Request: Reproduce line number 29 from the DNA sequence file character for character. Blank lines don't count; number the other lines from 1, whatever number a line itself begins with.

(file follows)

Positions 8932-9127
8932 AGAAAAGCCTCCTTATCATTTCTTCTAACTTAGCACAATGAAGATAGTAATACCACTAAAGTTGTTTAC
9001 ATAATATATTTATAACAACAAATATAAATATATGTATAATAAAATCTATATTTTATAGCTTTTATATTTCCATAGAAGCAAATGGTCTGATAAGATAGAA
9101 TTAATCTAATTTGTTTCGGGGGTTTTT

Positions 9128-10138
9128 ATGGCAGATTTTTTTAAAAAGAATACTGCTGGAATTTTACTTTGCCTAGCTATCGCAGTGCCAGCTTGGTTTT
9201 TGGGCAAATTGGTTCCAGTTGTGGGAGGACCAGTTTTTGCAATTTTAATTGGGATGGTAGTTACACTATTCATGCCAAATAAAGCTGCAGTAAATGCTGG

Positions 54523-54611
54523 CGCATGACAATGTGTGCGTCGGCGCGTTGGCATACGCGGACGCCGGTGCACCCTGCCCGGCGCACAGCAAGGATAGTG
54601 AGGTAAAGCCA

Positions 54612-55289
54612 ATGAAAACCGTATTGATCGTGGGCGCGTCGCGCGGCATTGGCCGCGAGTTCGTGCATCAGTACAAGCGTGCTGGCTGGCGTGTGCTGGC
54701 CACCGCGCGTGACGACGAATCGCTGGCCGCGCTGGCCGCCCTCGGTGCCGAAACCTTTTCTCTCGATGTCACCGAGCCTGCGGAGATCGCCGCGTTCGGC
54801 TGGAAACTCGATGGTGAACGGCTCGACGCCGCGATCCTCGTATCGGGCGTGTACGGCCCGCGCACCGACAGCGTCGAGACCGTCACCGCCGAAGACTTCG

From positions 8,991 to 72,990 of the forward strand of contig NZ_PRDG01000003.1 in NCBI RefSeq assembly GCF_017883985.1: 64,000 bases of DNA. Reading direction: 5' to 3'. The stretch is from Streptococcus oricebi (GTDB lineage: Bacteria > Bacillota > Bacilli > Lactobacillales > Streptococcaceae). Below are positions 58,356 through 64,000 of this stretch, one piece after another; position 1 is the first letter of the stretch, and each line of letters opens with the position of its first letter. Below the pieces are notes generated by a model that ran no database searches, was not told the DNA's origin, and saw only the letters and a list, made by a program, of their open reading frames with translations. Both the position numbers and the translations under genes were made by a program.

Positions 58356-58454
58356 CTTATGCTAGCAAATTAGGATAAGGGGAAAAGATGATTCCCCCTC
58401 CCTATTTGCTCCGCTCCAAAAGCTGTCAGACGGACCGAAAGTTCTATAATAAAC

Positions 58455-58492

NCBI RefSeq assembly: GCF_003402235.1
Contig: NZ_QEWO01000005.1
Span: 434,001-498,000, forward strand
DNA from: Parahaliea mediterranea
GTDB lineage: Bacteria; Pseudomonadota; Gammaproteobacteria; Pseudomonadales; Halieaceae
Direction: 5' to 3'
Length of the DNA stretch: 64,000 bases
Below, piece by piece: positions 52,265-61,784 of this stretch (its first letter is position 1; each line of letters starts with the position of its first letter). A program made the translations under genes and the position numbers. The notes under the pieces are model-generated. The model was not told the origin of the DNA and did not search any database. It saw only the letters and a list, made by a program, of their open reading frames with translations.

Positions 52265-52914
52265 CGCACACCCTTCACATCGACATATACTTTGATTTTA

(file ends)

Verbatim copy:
52265 CGCACACCCTTCACATCGACATATACTTTGATTTTA